Business expectations remain downbeat, according to the latest findings from the IHS Markit Eurozone Construction Purchasing Managers’ Index (PMI). The figures are compiled by IHS Markit from responses to questionnaires sent to purchasing managers in a panel of about 650 construction firms in the eurozone.
The headline figure is the Total Activity Index, which tracks changes in the total volume of construction activity compared with one month previously. This fell to 44.9 in October from 47.5 in September, signalled an eighth consecutive monthly decline in output. Moreover, the rate of reduction was the quickest since May.
Contractions were seen across the three largest eurozone economies, with France registering the most severe downturn.
Usamah Bhatti, economist at IHS Markit, said: "The downturn in eurozone construction extended into October, as the sector continued to report falling activity, alongside a sharper fall in incoming business. Employment levels also dropped at a solid pace as construction companies reduced headcounts amid lower output requirements.
“As a result, construction firms in the eurozone were increasingly pessimistic regarding the year-ahead outlook, as the adverse impact of the coronavirus disease 2019 (Covid-19) hampered activity in the construction sector and wider eurozone economy. This was exacerbated by increasing Covid-19 cases, and reimposed stringent measures to stem transmission across the eurozone. Within the bloc's construction sector, there were marked declines in both commercial and civil engineering activity, as well as renewed weakness in home building activity, which fell at the fastest rate since May.”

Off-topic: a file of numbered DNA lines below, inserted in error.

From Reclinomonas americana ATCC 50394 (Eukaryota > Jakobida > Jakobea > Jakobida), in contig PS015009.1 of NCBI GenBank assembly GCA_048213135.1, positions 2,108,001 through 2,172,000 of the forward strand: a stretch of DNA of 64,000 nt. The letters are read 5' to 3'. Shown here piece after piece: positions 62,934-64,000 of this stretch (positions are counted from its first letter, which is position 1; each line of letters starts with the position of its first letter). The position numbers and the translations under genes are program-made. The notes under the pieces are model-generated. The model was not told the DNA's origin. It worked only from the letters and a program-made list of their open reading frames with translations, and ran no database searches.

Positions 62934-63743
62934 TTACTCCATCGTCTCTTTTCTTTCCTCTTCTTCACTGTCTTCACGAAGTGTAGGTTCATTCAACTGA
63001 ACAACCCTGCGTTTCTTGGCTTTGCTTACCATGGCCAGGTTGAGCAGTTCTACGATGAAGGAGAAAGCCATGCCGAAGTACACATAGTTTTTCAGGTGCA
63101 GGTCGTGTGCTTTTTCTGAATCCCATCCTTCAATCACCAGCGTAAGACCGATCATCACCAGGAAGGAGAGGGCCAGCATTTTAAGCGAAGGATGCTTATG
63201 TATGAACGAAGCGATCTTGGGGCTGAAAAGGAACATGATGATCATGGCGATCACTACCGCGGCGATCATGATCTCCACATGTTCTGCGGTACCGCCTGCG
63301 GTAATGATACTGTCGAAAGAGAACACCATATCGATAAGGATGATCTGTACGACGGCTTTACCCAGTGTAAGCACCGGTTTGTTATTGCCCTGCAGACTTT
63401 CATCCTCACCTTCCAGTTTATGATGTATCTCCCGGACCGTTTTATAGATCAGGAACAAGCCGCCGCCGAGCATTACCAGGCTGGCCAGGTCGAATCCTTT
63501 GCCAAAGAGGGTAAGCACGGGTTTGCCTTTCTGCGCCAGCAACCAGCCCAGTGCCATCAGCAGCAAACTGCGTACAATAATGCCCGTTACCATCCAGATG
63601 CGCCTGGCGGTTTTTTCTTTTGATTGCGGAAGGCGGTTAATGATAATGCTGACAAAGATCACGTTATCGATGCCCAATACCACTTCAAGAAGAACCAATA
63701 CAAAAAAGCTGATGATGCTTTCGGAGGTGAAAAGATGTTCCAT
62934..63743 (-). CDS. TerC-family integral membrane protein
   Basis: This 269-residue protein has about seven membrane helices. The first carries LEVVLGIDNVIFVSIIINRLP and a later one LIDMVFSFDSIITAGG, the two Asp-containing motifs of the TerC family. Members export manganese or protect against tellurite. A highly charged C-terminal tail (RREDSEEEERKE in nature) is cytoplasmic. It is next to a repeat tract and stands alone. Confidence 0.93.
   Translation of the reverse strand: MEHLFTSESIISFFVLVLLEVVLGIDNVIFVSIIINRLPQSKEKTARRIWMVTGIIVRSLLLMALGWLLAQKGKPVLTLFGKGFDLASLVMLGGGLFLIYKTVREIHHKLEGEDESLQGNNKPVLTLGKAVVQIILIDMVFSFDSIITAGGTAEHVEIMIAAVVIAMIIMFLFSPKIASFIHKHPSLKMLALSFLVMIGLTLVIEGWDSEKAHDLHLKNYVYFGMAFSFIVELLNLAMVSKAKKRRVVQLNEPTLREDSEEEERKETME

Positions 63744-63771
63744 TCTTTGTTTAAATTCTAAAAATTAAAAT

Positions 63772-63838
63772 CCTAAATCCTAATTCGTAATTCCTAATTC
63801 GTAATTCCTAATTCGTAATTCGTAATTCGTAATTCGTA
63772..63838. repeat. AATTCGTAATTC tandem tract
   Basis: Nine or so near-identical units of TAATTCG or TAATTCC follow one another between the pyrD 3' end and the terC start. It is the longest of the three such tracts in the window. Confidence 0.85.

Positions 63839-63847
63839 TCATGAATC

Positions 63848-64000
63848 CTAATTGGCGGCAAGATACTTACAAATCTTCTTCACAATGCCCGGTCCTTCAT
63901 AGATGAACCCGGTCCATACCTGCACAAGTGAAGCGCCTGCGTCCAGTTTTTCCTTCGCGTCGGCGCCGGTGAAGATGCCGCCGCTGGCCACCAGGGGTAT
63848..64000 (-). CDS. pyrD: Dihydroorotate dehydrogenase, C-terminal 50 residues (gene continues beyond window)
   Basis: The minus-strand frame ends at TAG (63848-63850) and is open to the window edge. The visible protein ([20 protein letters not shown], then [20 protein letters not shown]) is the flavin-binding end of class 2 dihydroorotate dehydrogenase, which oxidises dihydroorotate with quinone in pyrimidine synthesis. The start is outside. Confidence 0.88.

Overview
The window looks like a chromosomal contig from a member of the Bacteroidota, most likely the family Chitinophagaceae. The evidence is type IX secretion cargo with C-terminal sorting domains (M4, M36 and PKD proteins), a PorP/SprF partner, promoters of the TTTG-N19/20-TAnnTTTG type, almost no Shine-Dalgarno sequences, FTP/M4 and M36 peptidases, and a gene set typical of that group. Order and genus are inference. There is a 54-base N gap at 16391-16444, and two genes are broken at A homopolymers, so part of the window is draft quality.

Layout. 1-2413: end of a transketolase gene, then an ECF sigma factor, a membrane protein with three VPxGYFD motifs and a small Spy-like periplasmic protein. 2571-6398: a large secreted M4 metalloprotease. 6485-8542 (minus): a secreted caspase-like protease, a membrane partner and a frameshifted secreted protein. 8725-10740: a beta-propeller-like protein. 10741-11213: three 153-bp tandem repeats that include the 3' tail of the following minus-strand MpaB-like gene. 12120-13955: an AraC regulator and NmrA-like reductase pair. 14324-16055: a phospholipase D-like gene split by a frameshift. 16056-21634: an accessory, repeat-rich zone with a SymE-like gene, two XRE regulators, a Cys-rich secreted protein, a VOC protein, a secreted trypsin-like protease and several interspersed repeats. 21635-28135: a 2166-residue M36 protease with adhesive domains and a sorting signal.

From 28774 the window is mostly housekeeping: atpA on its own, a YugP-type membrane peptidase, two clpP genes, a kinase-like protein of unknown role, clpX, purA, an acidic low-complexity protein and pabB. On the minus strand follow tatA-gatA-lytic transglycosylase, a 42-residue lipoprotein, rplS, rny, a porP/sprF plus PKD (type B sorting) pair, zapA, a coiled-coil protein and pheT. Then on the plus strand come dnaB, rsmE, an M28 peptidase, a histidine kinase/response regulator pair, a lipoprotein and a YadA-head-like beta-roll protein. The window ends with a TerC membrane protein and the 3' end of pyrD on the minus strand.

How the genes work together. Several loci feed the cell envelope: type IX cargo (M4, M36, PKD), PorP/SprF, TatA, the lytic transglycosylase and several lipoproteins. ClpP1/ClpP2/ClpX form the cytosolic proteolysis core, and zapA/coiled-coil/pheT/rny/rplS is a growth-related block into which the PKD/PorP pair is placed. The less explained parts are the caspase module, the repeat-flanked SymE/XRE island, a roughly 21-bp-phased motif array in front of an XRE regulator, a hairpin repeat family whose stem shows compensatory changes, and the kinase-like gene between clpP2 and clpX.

The sharper decline brought to an end a three-month sequence of broadly similar, marginal contractions, and signalled renewed downward momentum in housing activity. A slight rise in residential construction in Germany, was oﬀset by a marked decline in France and a renewed fall in Italy.
Work undertaken on commercial construction projects continued to contract during the latest survey period. The pace of decline quickened and was the fastest since May. On a national basis, all monitored countries registered contractions, with France and Germany recording sharp falls.
Meanwhile, civil engineering was the worst performing of the monitored sub-sectors in October, as infrastructure activity continued to decline sharply. The latest data signalled a further extension to the current sequence of contraction, with output falling for 15 successive months. The downturn was predominantly driven by a marked contraction in Germany, although reductions were also sustained in France and Italy.
New orders received by eurozone construction firms fell further in October. Moreover, the pace of contraction quickened and was the fastest since June. Reports of a reluctance among clients to take projects to tender were common, particularly in France and Germany which broadly drove the overall decline in October. Italian construction firms, however, signalled a marginal, albeit slower, rise in new business in October.
Employment levels in the eurozone construction sector continued to shrink in the latest survey period. The rate of reduction was the sharpest for five months amid reduced output requirements. At the national level, German firms reported further job losses in October, while French companies recorded the first reduction in staﬀing levels since June. Italian companies meanwhile, reported an increase in employment for the first time in four months.